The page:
Rep. Greg Walden (R-Ore.) said Wednesday that consumers would ultimately settle the debate over the rights to move TV programming to smaller screens (like, say, cable programming to iPads), and he thinks it will be by becoming their own programmers.
He said he thinks the people now creating their own audio playlists will start doing that for video as well.
"Eventually [consumers] will create their own lineup of shows the way they want them. That ought to scare the heck out of you," Walden told his American Cable Association Summit audience in Washington, D.C.. He said that ultimately the delivery platforms for programming will change so that it will be available on iPads and other tablets" because consumers and market forces will dictate it.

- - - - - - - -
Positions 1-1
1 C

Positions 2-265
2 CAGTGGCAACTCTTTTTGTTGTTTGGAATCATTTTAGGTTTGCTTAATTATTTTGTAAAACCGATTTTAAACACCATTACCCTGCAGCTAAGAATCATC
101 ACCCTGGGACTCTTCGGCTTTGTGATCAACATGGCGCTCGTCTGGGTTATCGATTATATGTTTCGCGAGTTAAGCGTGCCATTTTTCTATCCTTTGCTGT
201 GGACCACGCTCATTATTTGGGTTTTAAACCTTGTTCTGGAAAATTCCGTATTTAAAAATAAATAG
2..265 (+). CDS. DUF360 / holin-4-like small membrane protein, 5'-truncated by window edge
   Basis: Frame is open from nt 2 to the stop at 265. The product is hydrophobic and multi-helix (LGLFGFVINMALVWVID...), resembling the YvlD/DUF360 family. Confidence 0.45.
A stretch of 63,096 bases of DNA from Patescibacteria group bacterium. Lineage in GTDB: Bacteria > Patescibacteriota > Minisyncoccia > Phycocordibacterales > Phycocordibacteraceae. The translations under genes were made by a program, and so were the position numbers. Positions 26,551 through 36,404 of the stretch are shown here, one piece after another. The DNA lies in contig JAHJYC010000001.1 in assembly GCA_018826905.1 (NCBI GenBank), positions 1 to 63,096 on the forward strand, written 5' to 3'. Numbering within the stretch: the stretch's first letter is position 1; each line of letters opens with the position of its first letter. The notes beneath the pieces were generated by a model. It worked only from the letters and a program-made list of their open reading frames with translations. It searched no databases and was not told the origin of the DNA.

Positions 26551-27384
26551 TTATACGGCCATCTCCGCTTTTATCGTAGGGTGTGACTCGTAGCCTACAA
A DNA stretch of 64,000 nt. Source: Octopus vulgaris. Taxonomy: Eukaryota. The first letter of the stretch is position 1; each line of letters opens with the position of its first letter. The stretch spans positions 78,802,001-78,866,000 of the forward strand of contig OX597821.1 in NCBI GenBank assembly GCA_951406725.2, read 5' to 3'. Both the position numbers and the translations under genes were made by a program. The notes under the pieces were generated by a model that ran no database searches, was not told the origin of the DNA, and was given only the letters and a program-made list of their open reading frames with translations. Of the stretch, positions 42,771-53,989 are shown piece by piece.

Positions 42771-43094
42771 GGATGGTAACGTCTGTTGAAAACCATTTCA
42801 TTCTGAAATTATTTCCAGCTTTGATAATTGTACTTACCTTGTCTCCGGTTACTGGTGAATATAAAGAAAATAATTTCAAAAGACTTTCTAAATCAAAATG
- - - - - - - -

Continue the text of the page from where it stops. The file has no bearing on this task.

Currently, there is a fight in that marketplace over whether cable operators -- notably Time Warner Cable -- can stream channels other devices in the home like iPads. TWC says yes, some programmers say no, but Walden deferred that decision to Judiciary, which oversees copyright.
Walden said that interplay of consumers and market forces could be "brutal to industries along the way," adding ominously: "There aren't many blacksmith shops around anymore. I think ultimately that is where it ends up."
He said his subcommittee will try to do the right thing, make sure the market works effectively.